So the next question, derived from the Gold and Gupta memo linked above, is whether the constitutional option led the Senate to reform cloture? Again, this answer is: not so much… A good example of this is the 1959 reform. Cloture was slightly modified from two-thirds of the entire chamber to two-thirds of those “present and voting.” While they give a lot of credit to the constitutional option, evidence suggests the contrary. The constitutional option didn’t create the impetus for reform, but was merely apart of broader frustration with Senate inefficiency. Dating back to 1942, members and political scientists alike (most notably George Galloway and the APSA Committee on Congress that studied legislative reform for the 1946 Legislative Reorganization Act) lobbied to reform cloture (Washington Post, March 27th, 1942). Cloture reform wasn’t included in the 1946 reforms, but it remained a prominent target of members. However, the constitutional option was not apart of their reform efforts. In fact, the constitutional option represents less than 4% of the public attempts to reform Senate cloture (based on public appeals to reform cloture from 1940-1959). The constitutional option grew out of member’s inability to make any headway toward reform and not what drove the chamber toward reform. Similarly, other reforms occurred without mention of the constitutional option at all. The 1975 reform to rule 22, the most drastic change to the rule since its inception, was passed without a single mention to the Constitution. So in short, this option was an extreme reaction to growing frustration with the filibuster rather than the tactic that generated reform. During both these periods, the filibuster got a lot of attention but the constitutional option was neither a primary force nor the actual trigger that later reformed cloture.
The interesting twist in this story is that in that 1959 reform members included a clause that the rule shall continue from Senate to Senate unless otherwise reformed. In fact, there is a rule on the books going back as far as 1863 that states that the rules from one chamber shall continue unless otherwise amended (not via the constitutional option might I add. Washington Post November 18th, 1889). Not to mention that Senate Rule V currently states that the existing rules shall pass to the next Senate unless amended. These rules and precedents appear to undermine the validity of the constitutional option. So again, the question is: does the Constitution trump the rules of Congress?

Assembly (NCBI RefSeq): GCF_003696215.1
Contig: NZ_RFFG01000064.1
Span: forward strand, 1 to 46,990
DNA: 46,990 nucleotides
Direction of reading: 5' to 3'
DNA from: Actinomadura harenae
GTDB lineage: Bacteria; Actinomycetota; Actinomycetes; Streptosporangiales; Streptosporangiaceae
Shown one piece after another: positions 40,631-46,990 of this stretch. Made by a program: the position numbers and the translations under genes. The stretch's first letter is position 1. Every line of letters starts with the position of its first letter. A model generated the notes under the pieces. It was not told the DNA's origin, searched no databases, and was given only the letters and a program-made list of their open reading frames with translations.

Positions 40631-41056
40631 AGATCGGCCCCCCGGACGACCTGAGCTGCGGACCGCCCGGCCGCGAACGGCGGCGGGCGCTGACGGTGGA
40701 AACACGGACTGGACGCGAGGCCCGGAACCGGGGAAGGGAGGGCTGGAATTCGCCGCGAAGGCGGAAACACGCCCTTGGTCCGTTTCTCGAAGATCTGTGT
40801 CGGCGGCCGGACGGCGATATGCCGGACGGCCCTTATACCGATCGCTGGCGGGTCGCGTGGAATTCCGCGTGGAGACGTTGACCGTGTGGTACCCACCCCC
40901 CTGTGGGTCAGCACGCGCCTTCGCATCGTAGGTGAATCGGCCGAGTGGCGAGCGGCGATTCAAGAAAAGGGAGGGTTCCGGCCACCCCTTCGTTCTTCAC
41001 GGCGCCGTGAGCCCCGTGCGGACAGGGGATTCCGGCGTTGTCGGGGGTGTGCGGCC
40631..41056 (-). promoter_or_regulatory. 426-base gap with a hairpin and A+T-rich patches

I’ll give you my hunch and let you figure out a definitive answer for yourself. After all, the answer to this question depends on your reading of “Each House” in Article I. Does “Each House” imply each new Congress or each chamber? It seems that every one has a different reading of the Constitution these days, so I’ll let you figure that out for yourself. But I’m inclined to agree with the latter. The Framers were understandably vague on this issue. With the exception of the Continental Congresses, they had little legislative experience to guide them. The newly empowered Congress was to govern with more authority than any previous institution. Given the scope and consequence of the new Congress, not to mention the difficulties of the Constitutional Convention, they left the new legislators to figure it out. Since those who “figured it out” continually instituted this precedent in each chamber’s rules, I don’t know that it makes sense say that this rule is somehow void despite their efforts to the contrary.
You’ll likely hear more about this in December and January. Maybe then the constitutional option will finally break through and allow the Senate to reform cloture. Maybe this strange reading of the Constitution will render the chamber a different deliberative complexion. But I doubt it…